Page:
Title: The Situation of PCDD/Fs and Dioxin-like PCBs after the Flooding of River Elbe and Mulde in 2002
Citation: Acta hydrochimica et hydrobiologica vol. 33 no. 5 p. 543-554
Publisher: Wiley
Publication Year: 2005
JRC N°: JRC32564
URI: http://publications.jrc.ec.europa.eu/repository/handle/JRC32564
Type: Articles in periodicals and books
Abstract: Following the Elbe and Mulde flooding in August 2002 a series of research and monitoring programmes were conducted to assess the contamination of the flooded areas with PCDD/Fs and related compounds and to identify related threats to the food chain. The present paper reports an overview of PCDD/F and dioxin-like PCB results obtained for soil samples from the floodplains and behind broken dikes, river sediments and feedstuff produced on the floodplains, and some products from animals fed with feedstuffs grown on the contaminated floodplains. The highest contamination levels in soil were found in periodically flooded pastureland riverside of the dikes. PCDD/Fs in most samples from pasture land exceeded the German threshold of 5 pg/g I-TEQ. Maximum concentrations in soil were up to 2100 pg/g I-TEQ. PCDD/Fs in agricultural soils, usually not flooded except during 2002, did not exceed the threshold of 40 pg/g. Maximum concentrations in soil were below 10 pg/g I-TEQ. PCDD/Fs in playgrounds and sporting areas did not exceed the threshold of 100 pg/g I-TEQ in soil, maximum concentrations were around 25 pg/g I-TEQ. Dioxin-like PCBs were of minor importance for the WHO-TEQ in soil and sediment but dominate the WHO-TEQ in Elbe fish. Monitoring, The soils behind broken dikes only affected by the 2002 flood were only marginally contaminated with PCDD/Fs. In contrast, most soils from the pasture lands riverside of the dikes, continuously affected by periodic flooding, revealed high contamination levels. This demonstrates that the 2002 flooding had only minor impact on the contamination of soils The downstream concentration profile of Elbe sediments and alluvial soils identifies the Germany rivers Mulde and Saale as important input sources. The related congener distribution suggests input from former metallurgic processing (magnesium) in the Mulde and Saale catchment. The downstream contamination profile in the sediments showed one order of magnitude lower PCDD/F levels and the peak contamination was located about 200 km further upstream when compared to the floodplains. Analytical surveys on feedstuffs cultivated on the contaminated floodplains did not reveal significant soil-grass transfer of PCDD/Fs, which indicates a low mobility of the PCDD/Fs present in the floodplains. However, co-ingestion of soil by grazing animals gave a clear signal of contaminant uptake and demonstrates the necessity of a careful agri-management of the floodplains of Elbe and Mulde.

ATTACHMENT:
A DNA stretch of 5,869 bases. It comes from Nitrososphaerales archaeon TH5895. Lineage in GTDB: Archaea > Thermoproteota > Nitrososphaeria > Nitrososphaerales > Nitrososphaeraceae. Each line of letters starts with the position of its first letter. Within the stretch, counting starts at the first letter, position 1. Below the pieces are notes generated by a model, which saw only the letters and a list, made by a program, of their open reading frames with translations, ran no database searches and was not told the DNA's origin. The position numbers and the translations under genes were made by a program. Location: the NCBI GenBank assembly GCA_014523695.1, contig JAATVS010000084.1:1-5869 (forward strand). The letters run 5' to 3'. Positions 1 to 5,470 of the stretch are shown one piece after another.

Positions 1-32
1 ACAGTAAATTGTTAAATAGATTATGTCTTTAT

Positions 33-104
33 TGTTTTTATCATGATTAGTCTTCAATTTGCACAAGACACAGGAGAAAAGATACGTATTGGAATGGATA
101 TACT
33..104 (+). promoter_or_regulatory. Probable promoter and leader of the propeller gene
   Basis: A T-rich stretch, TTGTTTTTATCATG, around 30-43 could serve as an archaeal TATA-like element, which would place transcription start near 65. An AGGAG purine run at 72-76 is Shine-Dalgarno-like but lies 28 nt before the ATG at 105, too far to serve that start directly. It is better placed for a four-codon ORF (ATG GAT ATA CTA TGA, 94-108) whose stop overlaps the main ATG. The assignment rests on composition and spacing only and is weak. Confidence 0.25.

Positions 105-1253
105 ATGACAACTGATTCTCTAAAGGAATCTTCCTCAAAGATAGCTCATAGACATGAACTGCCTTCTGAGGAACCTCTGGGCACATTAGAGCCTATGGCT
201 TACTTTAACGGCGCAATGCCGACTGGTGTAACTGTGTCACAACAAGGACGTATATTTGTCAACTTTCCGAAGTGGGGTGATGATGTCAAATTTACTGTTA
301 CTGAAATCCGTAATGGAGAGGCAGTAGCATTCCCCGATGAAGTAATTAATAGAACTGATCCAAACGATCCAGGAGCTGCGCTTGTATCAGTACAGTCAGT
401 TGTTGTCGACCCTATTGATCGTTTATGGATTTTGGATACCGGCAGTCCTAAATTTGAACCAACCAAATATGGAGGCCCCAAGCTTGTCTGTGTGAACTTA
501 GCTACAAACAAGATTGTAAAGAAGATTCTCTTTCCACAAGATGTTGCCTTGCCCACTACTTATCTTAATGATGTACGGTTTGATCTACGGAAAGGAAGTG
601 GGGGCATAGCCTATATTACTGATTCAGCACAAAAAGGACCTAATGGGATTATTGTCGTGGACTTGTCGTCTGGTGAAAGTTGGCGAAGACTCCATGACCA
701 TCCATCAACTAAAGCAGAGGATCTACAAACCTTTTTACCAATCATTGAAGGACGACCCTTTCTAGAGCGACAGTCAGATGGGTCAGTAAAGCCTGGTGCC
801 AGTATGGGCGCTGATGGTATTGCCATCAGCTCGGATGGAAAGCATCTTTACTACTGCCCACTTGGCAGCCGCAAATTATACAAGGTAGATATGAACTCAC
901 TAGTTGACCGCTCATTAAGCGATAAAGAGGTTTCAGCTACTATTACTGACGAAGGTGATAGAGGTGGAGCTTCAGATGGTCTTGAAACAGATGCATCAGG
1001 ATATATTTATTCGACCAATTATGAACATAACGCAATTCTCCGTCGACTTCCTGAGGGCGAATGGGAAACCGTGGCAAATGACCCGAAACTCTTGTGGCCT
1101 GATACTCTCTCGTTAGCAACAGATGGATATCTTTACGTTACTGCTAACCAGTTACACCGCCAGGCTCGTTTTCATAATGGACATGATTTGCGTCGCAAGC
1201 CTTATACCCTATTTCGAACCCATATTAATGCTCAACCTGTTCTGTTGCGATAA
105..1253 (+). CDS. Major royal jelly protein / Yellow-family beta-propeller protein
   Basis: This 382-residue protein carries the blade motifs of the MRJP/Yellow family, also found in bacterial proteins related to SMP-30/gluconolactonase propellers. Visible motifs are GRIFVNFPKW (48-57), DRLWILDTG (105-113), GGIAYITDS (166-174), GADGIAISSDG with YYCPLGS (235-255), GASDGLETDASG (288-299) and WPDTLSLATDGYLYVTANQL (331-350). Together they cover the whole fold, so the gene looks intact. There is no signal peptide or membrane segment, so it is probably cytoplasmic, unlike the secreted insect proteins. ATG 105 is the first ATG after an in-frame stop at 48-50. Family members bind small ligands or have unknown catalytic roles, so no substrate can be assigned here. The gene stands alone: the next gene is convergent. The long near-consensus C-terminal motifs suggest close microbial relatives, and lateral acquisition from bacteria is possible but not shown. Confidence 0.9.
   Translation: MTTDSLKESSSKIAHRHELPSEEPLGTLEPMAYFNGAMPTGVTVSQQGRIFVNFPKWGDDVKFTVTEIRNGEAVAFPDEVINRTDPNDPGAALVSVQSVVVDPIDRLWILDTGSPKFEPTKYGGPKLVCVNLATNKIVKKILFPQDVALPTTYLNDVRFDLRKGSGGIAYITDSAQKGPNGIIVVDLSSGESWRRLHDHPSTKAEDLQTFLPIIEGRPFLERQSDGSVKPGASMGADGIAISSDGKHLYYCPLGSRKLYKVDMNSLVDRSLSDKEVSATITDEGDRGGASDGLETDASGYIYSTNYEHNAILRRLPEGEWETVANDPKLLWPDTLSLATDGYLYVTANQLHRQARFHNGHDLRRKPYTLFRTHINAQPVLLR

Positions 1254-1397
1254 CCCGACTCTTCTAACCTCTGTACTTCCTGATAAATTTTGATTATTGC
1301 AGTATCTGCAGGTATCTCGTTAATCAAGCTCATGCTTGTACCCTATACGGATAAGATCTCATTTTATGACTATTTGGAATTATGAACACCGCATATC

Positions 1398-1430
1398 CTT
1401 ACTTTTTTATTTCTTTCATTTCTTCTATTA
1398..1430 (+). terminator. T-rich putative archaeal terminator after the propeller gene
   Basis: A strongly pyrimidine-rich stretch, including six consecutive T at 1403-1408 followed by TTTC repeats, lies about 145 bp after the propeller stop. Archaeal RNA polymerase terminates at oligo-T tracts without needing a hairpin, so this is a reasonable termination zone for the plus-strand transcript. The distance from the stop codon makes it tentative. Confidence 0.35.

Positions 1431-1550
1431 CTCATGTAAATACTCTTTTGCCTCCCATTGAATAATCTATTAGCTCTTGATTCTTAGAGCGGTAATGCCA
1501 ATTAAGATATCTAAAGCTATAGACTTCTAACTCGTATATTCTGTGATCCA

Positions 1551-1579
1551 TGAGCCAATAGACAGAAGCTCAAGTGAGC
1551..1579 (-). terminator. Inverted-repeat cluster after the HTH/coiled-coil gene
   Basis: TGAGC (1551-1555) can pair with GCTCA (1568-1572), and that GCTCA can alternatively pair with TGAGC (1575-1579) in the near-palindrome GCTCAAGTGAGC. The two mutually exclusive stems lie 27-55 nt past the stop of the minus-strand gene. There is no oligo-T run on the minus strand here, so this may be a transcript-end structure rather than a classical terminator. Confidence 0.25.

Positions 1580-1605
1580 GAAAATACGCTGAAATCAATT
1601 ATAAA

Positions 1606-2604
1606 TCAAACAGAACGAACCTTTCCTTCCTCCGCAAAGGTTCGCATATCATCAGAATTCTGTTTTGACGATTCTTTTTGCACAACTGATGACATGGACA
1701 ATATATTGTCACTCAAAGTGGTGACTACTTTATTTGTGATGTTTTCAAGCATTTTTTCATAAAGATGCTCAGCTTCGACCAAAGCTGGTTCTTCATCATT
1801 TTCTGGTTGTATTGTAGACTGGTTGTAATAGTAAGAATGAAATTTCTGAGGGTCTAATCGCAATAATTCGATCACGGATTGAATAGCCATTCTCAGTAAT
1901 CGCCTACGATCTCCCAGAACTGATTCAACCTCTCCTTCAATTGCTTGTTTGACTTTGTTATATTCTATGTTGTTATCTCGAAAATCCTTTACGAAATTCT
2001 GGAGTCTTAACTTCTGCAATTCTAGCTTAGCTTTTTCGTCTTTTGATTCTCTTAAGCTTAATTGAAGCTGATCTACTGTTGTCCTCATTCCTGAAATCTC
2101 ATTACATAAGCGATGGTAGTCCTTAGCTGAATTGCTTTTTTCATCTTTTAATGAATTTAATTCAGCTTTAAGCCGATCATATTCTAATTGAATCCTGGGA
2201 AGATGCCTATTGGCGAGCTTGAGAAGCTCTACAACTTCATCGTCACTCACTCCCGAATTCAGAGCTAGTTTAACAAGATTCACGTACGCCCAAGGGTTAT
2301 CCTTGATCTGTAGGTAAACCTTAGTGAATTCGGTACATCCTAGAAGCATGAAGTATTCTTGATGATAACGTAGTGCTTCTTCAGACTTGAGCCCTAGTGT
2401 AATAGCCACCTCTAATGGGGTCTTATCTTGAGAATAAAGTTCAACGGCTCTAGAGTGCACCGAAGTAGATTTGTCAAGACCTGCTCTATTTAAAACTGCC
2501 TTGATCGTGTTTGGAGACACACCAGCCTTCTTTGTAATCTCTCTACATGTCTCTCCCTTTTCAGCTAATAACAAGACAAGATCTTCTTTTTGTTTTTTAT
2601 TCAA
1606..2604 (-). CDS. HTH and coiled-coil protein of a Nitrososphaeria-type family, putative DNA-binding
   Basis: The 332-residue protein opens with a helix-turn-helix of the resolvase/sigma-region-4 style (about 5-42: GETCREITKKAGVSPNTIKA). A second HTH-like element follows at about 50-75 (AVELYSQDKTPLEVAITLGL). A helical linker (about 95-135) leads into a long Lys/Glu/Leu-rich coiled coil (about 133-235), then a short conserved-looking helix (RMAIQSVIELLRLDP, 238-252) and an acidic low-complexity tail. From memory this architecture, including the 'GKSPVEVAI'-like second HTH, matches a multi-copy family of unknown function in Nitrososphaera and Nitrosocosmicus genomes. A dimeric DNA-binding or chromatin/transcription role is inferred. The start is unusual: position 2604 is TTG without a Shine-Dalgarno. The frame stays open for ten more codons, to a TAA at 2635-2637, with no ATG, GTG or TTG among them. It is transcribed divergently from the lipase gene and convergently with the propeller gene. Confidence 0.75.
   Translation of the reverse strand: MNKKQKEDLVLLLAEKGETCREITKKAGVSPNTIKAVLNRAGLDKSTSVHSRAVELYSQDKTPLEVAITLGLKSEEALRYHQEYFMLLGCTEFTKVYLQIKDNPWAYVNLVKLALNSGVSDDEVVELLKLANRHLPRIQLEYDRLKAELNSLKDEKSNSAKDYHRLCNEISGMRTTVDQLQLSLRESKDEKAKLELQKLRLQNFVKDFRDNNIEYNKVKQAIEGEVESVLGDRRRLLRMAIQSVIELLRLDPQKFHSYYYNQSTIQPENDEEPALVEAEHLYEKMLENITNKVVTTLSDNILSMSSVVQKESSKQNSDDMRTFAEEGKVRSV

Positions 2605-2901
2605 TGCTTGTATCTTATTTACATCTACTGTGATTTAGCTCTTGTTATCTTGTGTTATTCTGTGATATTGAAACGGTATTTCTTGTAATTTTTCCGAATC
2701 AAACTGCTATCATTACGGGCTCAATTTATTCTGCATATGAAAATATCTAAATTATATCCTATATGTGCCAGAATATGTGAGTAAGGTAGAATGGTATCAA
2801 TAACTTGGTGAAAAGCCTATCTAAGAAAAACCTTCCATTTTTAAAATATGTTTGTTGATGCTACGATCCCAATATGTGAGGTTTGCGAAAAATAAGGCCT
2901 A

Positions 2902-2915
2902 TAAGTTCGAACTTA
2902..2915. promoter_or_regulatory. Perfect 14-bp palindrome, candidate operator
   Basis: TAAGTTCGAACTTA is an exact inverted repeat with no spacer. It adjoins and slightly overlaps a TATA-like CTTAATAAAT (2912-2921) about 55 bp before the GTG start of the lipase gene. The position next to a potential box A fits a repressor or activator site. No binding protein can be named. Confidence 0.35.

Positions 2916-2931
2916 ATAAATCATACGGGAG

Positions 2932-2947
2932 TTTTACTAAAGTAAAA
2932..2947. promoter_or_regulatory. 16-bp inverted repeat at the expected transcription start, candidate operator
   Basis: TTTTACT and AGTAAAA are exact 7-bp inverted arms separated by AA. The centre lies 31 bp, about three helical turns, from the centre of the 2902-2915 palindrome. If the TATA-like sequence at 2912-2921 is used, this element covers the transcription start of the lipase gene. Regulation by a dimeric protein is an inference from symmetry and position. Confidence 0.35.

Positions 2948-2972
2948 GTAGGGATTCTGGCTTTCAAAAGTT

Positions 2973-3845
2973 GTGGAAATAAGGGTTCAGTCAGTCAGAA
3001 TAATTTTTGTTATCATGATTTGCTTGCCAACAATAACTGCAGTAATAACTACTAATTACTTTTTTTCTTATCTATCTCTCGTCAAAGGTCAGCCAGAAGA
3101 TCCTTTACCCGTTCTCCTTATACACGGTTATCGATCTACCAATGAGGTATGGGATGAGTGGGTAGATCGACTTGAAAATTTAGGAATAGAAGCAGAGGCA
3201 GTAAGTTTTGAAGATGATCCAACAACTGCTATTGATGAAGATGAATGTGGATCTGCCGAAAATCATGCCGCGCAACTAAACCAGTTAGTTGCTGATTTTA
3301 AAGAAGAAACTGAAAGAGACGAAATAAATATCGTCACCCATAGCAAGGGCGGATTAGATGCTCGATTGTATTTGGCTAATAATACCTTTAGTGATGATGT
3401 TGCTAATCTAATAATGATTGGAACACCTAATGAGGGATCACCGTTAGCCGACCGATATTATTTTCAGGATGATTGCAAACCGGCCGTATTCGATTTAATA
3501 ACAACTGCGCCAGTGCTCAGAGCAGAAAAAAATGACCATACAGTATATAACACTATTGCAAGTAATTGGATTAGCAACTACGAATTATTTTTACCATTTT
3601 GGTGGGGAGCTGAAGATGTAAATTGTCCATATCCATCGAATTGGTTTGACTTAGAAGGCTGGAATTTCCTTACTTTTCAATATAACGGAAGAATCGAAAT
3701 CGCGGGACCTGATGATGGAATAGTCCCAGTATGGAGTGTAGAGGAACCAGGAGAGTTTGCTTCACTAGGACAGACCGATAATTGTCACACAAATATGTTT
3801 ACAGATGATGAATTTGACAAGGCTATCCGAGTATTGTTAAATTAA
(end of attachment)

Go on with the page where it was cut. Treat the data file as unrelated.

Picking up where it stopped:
JRC Directorate:Sustainable Resources

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